Do you have love in your life? To hear more from our guests Robbie and Heather about the impact of Parkinson’s disease on relationships, intimacy and their approach to dating, listen to the new episode of the Parkinson’s Life podcast: “Love, sex and Parkinson’s”. And let us know what you think by leaving a review.
Podcast: Love, sex and Parkinson’s
Author: Johanna Stiefler JohnsonPublished: 26 August 2021
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In a new episode of the Parkinson’s Life podcast, two guests join us for an honest conversation on the highs and lows of looking for love while living with Parkinson’s disease
“Hey, by the way, I have a degenerative progressive disease. It’s probably going to kill me someday. We can still date, right? And then all of a sudden: crickets.”
That’s what it feels like to date while living with Parkinson’s disease, says US-based writer and advocate Heather Kennedy on the latest episode of the Parkinson’s Life podcast.
She is joined by Robbie Tucker, a musician from New Brunswick, Canada, who agrees: “I remember talking to people online, and after mentioning that I had Parkinson’s they said, ‘No hard feelings, but I just don’t want to deal with that.’ And at the time I was like, ‘Well, neither do I.’”
In this episode, Heather and Robbie have an open conversation about the impact of Parkinson’s on dating, relationships, breakups and everything in between.
Parkinson’s diagnosis: putting relationships to the test
“As we all know, relationships are very complex,” says Heather. “And for those of us who are diagnosed with young onset, we don’t even know what’s going on while it’s happening. So how can we effectively communicate with our loved ones? They’re left in a position to be like, ‘What just happened?’ It’s like a piano fell on your head.”
Diagnosed with Parkinson’s disease in 2011, Heather guesses she’s lived with the condition for much longer than that. The challenges she faced related to its onset led, in part, to the end of her marriage of 19 years. “The dissolution of my marriage had a lot to do with Parkinson’s,” she says.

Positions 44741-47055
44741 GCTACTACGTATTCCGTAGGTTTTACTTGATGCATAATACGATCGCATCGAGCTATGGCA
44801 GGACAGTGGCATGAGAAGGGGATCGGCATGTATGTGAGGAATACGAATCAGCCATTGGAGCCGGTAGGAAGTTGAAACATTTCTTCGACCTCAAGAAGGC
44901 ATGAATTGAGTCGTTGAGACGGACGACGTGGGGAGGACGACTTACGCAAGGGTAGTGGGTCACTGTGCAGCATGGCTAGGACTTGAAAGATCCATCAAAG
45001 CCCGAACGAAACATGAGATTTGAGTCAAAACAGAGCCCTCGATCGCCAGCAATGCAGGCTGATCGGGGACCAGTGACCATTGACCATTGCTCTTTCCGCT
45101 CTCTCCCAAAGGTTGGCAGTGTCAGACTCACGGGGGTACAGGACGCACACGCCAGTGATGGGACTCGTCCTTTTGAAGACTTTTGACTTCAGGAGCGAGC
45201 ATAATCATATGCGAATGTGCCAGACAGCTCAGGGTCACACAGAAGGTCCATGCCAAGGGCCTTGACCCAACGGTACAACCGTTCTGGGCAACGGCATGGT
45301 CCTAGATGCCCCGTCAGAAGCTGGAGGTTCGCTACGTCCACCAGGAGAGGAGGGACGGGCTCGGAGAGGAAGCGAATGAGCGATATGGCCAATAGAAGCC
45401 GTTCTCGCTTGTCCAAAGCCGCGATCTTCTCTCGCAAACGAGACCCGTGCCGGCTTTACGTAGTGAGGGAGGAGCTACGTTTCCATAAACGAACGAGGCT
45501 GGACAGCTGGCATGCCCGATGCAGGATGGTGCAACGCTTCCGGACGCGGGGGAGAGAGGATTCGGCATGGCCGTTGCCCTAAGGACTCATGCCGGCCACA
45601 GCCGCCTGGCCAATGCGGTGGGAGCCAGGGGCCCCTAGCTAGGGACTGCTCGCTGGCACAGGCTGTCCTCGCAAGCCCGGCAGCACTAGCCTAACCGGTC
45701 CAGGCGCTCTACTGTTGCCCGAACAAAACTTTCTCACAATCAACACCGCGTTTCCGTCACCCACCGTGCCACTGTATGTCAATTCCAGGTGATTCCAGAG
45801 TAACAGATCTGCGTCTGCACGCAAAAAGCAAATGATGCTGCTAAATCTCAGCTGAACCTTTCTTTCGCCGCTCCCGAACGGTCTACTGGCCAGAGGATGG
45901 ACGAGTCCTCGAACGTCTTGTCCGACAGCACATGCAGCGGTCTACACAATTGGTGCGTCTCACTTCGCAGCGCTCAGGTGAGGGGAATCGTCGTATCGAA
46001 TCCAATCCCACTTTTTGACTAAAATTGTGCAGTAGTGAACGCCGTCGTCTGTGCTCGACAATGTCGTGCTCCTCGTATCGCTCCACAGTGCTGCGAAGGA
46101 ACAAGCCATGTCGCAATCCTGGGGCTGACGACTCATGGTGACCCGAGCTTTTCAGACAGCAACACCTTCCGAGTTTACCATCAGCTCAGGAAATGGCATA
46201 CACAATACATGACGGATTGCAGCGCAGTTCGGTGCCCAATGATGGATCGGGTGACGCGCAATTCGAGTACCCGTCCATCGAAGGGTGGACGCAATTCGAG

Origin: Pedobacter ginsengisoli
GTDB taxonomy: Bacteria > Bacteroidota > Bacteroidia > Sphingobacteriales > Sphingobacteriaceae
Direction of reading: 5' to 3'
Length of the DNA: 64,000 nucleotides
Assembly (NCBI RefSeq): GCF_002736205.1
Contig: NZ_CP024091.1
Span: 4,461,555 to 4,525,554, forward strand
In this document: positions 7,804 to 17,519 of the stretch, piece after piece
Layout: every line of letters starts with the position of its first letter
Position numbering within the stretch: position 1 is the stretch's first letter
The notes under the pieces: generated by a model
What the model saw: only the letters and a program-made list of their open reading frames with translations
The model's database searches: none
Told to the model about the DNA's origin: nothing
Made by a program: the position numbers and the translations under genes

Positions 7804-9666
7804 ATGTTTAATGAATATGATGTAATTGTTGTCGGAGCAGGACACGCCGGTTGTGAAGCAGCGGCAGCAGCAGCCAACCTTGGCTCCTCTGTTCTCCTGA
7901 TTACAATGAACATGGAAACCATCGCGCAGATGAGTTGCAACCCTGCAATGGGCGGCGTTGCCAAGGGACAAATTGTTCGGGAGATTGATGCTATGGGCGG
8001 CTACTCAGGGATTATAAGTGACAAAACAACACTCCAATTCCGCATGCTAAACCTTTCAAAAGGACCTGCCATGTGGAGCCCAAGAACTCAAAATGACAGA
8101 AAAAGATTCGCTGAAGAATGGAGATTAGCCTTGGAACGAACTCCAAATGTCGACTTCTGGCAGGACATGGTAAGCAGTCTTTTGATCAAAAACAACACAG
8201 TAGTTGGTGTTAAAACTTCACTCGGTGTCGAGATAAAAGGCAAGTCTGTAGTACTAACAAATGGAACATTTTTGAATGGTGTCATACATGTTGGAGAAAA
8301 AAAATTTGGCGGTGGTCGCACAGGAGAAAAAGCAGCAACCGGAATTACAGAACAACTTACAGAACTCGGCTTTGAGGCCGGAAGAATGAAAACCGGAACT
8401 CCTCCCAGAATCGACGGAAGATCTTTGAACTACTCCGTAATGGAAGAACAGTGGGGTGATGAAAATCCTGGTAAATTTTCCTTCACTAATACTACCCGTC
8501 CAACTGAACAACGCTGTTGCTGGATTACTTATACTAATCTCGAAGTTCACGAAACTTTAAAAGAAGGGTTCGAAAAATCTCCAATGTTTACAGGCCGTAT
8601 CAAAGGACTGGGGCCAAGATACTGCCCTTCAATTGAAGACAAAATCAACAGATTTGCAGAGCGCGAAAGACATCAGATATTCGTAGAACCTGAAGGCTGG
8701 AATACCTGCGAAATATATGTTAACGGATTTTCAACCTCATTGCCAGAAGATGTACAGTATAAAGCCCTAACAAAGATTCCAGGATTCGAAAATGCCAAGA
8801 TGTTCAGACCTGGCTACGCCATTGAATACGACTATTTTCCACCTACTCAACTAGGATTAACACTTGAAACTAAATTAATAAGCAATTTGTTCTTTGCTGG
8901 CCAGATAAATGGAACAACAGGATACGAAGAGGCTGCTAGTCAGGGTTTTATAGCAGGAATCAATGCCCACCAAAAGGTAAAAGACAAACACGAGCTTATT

Robbie faced his own challenges when, in his late 20s, he received his own diagnosis. In a new relationship at the time, he wasn’t fully warned about the impulse control disorders that can arise from certain medications – including compulsive gambling or hypersexuality.
He knew his lack of control was caused by the medication, says Robbie, “when I had to eventually tell my partner that I’ve been sleeping around for the past two years. But at that time, there was no proof of that for me to show anybody.”
“Parkinson’s is like dating two people”
Along with the uncertainty and confusion that can come with a Parkinson’s diagnosis are the challenges associated with the condition itself – and how to balance these with a relationship. Heather and Robbie have both experienced this balancing act first-hand.
“Parkinson’s is like dating two people, if you’re with somebody,” says Robbie. “Because Parkinson’s needs your time. It needs your efforts. It wants what it wants, and it takes what it needs. So if you’re like, ‘Okay, let’s go to dinner at seven o’clock tonight.’ But when seven o’clock comes and you can’t move off the sofa – Parkinson’s wins.”
The challenges associated with Parkinson’s symptoms, which become more difficult as the condition progresses, can put a strain on partners. For Robbie, these challenges led to the recent end of a five-year relationship. “I’ve had the experience of a partner going, ‘I can do this. It’s not going to be an issue,’” he says. “But they don’t know what they’re saying.”
If maintaining a relationship is difficult, so is seeking out a new one, says Heather. From being ghosted on dating apps, to feeling the pressure of an attraction-based culture – there are many challenges awaiting people with Parkinson’s on the hunt for love.
As Heather puts it in her own unique way: “Urinary incontinence and dating go together like glass and muffins.”
Parkinson’s and relationships
New challenges are likely to arise throughout your journey with Parkinson’s disease, and these can greatly impact your partners or your experience with dating. For tips on how to maintain or form healthy relationships while living with Parkinson’s, please visit the EPDA website.
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